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Under the looking glass: why internal investigations matter

Internal investigations are important in preventing and identifying workplace crime, writes Nicola Sharp from Rahman Ravelli.

Business crime will be committed to any type of company or organisation if it is allowed to happen. A perpetrator is more than likely to commit another, similar offence if the original one was not investigated. Internal investigations are, therefore, of obvious value when it comes to establishing whether a crime has been committed and, if so, who committed it. And they have a deterrent effect.

But a thorough, properly-conducted internal investigation can also identify “fault lines’’ – areas in a company’s working practices that offer the potential for business crime to be carried out, often undetected. Making changes in the wake of such an investigation can go a long way to preventing future white-collar offences and the resulting legal, financial and reputational problems that these can bring.

Such problems are not hypothetical possibilities or rare occurrences. PwC’s ninth biennial Global Economic Crime and Fraud Survey found that half of all UK companies may have been affected by fraud or other economic crime since 2016. More than half of the organisations questioned had suffered losses of £72,000 or more – a costly warning of the dangers facing companies that do not investigate possible wrongdoing properly.

Some at a senior level in a business may believe investigations are unnecessary as any wrongdoing will cause little damage and news of it will not leak out, others may do nothing because they lack the expertise to investigate. But either approach is dangerous. We have already touched on the costs of business crime and there are legal experts available who will take on the task of conducting an internal investigation for companies.


Such expertise is needed to identify signs of wrongdoing and follow the evidence trail. An investigation has to be carried out correctly – it is the only real option available to companies looking to establish the facts regarding suspicions of wrongdoing by staff or trading partners.

An investigation that is rushed, lacks objectivity, is carried out by someone unsuitable or unskilled or is conducted at the wrong time can often be of little or no use. It can fail to identify wrongdoing, increase workplace tensions and even warn anyone who has committed an offence that they need to cover their tracks.

A proper investigation, however, will provide whoever commissioned it with evidence, as well as options once the facts regarding a crime have been established. If an offence has been committed, a business can report it to the police or other agency (such as the Serious Fraud Office), initiate civil proceedings against those believed to have committed the offence or bring a private prosecution, under the Prosecution Offences Act 1985, against those thought to be responsible.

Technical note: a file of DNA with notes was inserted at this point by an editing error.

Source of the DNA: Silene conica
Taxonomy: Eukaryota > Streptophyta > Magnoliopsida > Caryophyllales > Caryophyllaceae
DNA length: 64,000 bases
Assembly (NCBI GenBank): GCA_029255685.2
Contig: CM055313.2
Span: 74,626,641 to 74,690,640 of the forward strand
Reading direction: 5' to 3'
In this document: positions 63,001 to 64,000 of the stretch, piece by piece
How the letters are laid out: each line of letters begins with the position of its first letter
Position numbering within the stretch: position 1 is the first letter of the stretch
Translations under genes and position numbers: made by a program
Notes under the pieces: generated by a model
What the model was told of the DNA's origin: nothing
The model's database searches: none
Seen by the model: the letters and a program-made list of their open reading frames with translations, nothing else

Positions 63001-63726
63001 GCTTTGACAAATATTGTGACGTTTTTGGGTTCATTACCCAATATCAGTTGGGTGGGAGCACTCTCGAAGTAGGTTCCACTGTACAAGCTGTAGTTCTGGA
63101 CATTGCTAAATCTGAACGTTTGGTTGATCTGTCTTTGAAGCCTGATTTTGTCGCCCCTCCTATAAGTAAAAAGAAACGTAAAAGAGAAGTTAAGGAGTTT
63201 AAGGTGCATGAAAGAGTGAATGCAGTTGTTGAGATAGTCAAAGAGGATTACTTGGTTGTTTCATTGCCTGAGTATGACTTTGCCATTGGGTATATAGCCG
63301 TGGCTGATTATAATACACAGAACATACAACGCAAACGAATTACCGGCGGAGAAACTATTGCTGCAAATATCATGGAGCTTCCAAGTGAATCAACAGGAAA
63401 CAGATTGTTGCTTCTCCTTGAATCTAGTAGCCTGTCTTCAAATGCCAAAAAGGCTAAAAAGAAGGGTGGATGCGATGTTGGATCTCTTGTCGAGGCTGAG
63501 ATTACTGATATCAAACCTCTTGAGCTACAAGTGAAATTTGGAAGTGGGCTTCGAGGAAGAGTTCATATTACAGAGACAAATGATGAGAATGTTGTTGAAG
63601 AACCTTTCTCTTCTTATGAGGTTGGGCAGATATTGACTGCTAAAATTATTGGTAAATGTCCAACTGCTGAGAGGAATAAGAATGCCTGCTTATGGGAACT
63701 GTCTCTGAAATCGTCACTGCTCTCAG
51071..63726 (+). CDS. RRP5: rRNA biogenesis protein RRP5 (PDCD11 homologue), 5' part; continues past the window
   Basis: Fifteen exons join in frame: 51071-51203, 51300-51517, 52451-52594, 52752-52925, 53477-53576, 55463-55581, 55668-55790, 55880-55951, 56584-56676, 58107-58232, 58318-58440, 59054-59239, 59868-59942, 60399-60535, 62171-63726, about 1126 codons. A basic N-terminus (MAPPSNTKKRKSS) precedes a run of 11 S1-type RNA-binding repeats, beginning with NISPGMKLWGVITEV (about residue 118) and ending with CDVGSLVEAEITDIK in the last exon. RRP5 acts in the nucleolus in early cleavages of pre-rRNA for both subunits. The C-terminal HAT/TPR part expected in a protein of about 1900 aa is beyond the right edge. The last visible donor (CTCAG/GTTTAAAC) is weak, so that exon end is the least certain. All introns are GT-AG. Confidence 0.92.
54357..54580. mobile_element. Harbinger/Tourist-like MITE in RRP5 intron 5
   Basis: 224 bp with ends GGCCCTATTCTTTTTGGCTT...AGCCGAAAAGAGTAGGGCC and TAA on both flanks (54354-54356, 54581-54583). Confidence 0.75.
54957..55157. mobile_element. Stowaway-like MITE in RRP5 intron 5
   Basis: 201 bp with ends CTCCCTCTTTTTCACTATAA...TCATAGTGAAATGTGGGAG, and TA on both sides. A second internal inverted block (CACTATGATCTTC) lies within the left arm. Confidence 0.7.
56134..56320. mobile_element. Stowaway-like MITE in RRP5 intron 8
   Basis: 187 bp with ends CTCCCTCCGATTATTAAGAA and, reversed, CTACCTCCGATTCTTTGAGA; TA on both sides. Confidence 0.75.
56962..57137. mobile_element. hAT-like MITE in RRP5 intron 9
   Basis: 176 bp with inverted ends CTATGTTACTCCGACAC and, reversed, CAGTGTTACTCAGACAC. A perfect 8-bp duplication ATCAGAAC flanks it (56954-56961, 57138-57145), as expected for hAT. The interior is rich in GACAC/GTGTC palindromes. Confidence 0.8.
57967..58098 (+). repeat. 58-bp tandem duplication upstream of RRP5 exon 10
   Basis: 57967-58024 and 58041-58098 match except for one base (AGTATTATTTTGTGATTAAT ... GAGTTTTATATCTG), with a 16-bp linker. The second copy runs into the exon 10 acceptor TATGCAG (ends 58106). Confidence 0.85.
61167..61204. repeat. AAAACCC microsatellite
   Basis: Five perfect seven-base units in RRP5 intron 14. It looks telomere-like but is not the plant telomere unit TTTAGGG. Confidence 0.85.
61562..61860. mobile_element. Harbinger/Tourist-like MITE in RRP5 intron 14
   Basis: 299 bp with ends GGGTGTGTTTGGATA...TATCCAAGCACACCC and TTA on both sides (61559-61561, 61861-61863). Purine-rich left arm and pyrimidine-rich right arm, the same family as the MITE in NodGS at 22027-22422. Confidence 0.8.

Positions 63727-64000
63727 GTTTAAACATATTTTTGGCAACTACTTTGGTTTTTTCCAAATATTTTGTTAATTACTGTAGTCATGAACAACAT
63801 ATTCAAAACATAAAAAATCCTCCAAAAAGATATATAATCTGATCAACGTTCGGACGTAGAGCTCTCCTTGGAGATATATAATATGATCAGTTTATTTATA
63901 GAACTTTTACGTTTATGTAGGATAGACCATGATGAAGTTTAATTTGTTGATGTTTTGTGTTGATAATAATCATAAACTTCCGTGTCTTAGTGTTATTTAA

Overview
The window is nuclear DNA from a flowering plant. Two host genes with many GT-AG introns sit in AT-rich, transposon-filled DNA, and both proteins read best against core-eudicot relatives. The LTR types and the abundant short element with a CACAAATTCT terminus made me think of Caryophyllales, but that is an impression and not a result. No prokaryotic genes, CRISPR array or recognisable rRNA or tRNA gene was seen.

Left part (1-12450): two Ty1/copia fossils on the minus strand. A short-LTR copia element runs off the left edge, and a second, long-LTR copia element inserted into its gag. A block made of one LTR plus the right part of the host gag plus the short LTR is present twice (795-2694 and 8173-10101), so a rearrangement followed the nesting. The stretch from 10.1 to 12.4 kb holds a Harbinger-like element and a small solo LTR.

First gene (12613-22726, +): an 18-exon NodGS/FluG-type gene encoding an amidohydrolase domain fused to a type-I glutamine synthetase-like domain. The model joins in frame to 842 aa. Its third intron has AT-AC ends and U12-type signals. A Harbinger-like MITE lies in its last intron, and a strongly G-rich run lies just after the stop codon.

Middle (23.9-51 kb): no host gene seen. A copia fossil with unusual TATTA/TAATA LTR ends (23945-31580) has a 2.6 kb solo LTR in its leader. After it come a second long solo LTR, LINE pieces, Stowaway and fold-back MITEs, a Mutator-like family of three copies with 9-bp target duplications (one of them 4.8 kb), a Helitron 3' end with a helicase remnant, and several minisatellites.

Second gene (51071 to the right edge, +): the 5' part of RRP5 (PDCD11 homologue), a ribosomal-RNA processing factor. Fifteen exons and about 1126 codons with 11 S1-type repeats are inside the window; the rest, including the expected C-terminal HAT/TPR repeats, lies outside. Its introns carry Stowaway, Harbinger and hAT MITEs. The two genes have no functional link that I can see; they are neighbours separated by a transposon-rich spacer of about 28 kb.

The right legal expertise can give the appropriate advice on such matters. Bringing in lawyers “from outside’’ can also help avoid problems further down the line, if and when matters of legal privilege and confidentiality in relation to investigation documents become an issue that is pursued by the authorities.


An investigation, therefore, can be of immense importance to the functioning of a business; regardless of what sector it operates in.

But it must be remembered that systems have to be in place to trigger an investigation. Simply being ready and able to conduct a thorough internal investigation is only part of the approach that is needed

An appropriate, properly-publicised whistle blowing procedure that encourages staff to report any suspicions of wrongdoing will be a genuine asset when it comes to prompting investigations. If staff members are aware that their concerns will be investigated thoroughly and discreetly, they will be more likely to be forthcoming with any suspicions (or even evidence) of crime in the workplace.

The last two years have seen some of the world’s biggest companies, Rolls-Royce, Tesco and GlaxoSmithKline, ordered to pay millions in fines in the UK for corrupt practices that could not be considered one-off events. If these problems had been identified and investigated earlier, the chances are the outcome would have been less catastrophic for all three.

The misfortunes of three such massive companies are just high-profile examples of what can happen to any company. They can only emphasise the importance of developing a workplace culture that frowns on crime; which can then be a deterrent to anyone thinking of committing it.

Investigations will always be the vital first step in determining whether wrongdoing has been committed and, if so, by whom. But the effectiveness of any investigation will depend on how it is planned and executed. The responsibility is on those running a company to ensure they entrust this to the right individuals.

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